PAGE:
To start off with, it’s not because the airlines are trying to annoy you. They are protecting their business interest and possibly writing off millions of dollars. As usual, it’s all about the money …
US dollars and Venezuelan bolivars
It all started with former President Hugo Chávez. In 2003 he initiated currency control measures in order to prevent capital flight. Capital flight just means that a lot of money is flowing abroad, leaving less money inside the country itself. The reason why this was happening was devaluation of the Venezuelan Bolivar (VEF). Since the currency control measures have been put into place, the Bolivar was devalued 5 more times. Which is kind of sad, because the Bolivar has been the strongest currency in the region for a long time.
To put it blunt, the local currency isn’t worth much anymore now. Much like in Cambodia, the American Dollar, which is a lot more stable, is worth a lot more. Theoretically this shouldn’t be a problem because every currency has an exchange rate. But as any traveller will know, there are always multiple exchange rates. And the one that is very interesting for the Venezuelans now is the black market.
So let’s get to the core of the issue, and explain this in a very basic way:
Officially – 1 USD is worth 6.3VEF
Unofficially – 1 USD is worth 73VEF
So people are flooding to the black markets to sell their dollars. And how do they get those dollars? They buy flight tickets to the US, get as many dollars as they can and fly back to sell them on the black market. This maneuver is known as “el raspadito” or “the scrape”, because everyone is scraping to get a flight ticket/dollars. It’s even possible for Venezuelans to go on holiday for free this way, because they are able to sell the dollars for more Bolivar than they used to paid their trip.
Flights are booked full months in advance. Travel agents even advise people who really do need to travel to take a boat instead of a flight because there simply aren’t enough seats … at least not on paper. Because you don’t necessarily have to actually get on the plane! Venezuelans can buy “cheap” dollars at the official 6.3 rate, but there is a limit to how many they can buy. However there is a way around that. You can buy up to $3000 dollars at the 6.3 rate if you are a traveller. And you are a traveller if … you have a flight ticket. You can see where this is going, right?
Caracas Maiquetia airport
Venezuelans have become very good at working this dual exchange rate system to squeeze as much money out of it. Some will just send credit cards abroad so they can be swiped for cash advances. Financially, there are tons of ways to abuse this system, and the Venezuelans know it.
But so do the airlines. Because all flights have been booked “full” months in advance, the prices have been soaring. Depending on the destination, a return flight to/from Caracas can now set you back between $2.000 and $5.000. Part of the reason is the increased “popularity” in the destination (economics says when the demand is high the price will go up). But the airlines have another reason for this, they are trying to discourage people to buy a seat which they’re not going to use anyway. Airlines are tired of “fully booked” planes leaving almost half empty while real passengers have been unable to get a seat. So airlines have started to overbook flights. Not just by a bit, but by a large margin.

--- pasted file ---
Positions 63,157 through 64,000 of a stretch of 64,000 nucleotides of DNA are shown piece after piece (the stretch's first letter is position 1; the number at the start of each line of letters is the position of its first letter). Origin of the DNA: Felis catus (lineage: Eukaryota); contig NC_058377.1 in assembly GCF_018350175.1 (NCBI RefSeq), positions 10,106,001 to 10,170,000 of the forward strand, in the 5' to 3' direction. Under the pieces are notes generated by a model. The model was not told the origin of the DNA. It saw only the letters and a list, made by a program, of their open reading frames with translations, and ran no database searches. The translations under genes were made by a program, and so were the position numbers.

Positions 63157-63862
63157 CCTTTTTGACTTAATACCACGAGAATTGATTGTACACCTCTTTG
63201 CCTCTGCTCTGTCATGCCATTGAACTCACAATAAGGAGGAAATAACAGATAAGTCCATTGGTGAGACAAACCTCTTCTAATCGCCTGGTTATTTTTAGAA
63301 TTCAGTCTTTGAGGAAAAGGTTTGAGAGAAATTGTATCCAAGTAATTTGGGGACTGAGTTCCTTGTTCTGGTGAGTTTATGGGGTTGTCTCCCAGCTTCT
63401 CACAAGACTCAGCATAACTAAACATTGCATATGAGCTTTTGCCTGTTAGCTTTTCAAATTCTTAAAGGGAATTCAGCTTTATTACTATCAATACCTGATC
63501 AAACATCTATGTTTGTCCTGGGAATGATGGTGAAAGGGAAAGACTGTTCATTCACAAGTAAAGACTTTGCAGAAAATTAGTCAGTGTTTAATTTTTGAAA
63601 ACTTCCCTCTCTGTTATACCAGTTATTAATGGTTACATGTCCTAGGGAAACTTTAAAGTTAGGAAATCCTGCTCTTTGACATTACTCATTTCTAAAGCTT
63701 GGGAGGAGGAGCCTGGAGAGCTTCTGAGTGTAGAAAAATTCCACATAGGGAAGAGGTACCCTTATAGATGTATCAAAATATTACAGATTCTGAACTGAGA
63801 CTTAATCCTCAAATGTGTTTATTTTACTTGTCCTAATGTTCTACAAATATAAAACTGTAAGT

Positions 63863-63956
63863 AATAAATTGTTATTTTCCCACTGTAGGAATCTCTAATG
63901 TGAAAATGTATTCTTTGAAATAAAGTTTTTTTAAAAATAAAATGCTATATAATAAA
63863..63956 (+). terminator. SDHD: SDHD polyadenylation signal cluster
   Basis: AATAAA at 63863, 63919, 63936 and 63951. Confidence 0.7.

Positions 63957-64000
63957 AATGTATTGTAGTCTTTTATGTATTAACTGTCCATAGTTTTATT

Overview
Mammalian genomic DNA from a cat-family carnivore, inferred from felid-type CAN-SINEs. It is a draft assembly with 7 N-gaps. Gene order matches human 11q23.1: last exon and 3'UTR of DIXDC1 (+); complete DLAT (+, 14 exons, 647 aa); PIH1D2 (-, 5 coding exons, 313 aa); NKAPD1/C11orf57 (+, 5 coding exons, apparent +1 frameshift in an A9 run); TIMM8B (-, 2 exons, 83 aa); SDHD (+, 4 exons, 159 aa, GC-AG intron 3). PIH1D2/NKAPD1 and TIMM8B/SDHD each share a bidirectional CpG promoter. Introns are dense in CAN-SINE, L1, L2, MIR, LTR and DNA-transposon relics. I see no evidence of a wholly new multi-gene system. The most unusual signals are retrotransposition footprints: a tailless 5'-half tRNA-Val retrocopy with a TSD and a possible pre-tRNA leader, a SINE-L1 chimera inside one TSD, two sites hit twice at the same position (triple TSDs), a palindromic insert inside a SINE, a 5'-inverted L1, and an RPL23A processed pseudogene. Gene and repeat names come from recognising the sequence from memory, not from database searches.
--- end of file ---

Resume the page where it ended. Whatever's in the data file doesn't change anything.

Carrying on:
When you put all this together on the scale you should look at it, the size of the country itself, you’ll see that this country is heading for large scale problems. The Venezuelan Bolivar is losing ground, the American Dollar is taking over and of course corruption is a big problem itself. The people can see what’s happening and there is civil unrest. Many Venezuelans have moved to Colombia. All this causes economical and political instability. The government tries to combat this situation before it all collapses. The easiest way to do this is to get more money into the system and prevent money from going back out.
The Venezuelan government has taken measures and placed currency restrictions on airlines. That means that airlines are unable to convert their Venezuelan earnings into Dollars. The figures go into the millions of dollars per airline that are now stuck in the country. It doesn’t need explaining how the airlines feel about all this. So in order to try and limit the amount of money that they will possibly lose due to it being stuck in an economically unstable country and currency, they have reduced the number of flights or suspended them altogether.
Airlines that have reduced or suspended their flights do plan on resuming regular operations when they are satisfied that the situation has been stabilized. If you have a ticket but your flight has been suspended, contact the airline. They will refund you. Or if you are in Venezuela already, they will rebook you to another airline or help you in any way to get you back.
As always, enjoy!